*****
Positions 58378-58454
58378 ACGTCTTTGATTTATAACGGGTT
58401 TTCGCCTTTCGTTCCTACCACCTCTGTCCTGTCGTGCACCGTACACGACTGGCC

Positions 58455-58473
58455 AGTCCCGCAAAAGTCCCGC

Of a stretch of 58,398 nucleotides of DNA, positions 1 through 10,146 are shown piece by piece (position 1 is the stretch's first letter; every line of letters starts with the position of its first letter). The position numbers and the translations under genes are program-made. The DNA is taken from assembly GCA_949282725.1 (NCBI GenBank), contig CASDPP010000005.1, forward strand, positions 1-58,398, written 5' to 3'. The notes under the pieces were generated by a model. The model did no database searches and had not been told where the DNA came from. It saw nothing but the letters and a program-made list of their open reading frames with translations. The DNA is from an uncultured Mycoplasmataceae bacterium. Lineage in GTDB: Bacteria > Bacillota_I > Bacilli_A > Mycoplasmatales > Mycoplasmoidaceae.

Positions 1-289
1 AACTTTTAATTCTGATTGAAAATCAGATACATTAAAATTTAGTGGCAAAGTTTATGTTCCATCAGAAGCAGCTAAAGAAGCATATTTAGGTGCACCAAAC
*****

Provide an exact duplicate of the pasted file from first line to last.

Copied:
Positions 58378-58454
58378 ACGTCTTTGATTTATAACGGGTT
58401 TTCGCCTTTCGTTCCTACCACCTCTGTCCTGTCGTGCACCGTACACGACTGGCC

Positions 58455-58473
58455 AGTCCCGCAAAAGTCCCGC

Of a stretch of 58,398 nucleotides of DNA, positions 1 through 10,146 are shown piece by piece (position 1 is the stretch's first letter; every line of letters starts with the position of its first letter). The position numbers and the translations under genes are program-made. The DNA is taken from assembly GCA_949282725.1 (NCBI GenBank), contig CASDPP010000005.1, forward strand, positions 1-58,398, written 5' to 3'. The notes under the pieces were generated by a model. The model did no database searches and had not been told where the DNA came from. It saw nothing but the letters and a program-made list of their open reading frames with translations. The DNA is from an uncultured Mycoplasmataceae bacterium. Lineage in GTDB: Bacteria > Bacillota_I > Bacilli_A > Mycoplasmatales > Mycoplasmoidaceae.

Positions 1-289
1 AACTTTTAATTCTGATTGAAAATCAGATACATTAAAATTTAGTGGCAAAGTTTATGTTCCATCAGAAGCAGCTAAAGAAGCATATTTAGGTGCACCAAAC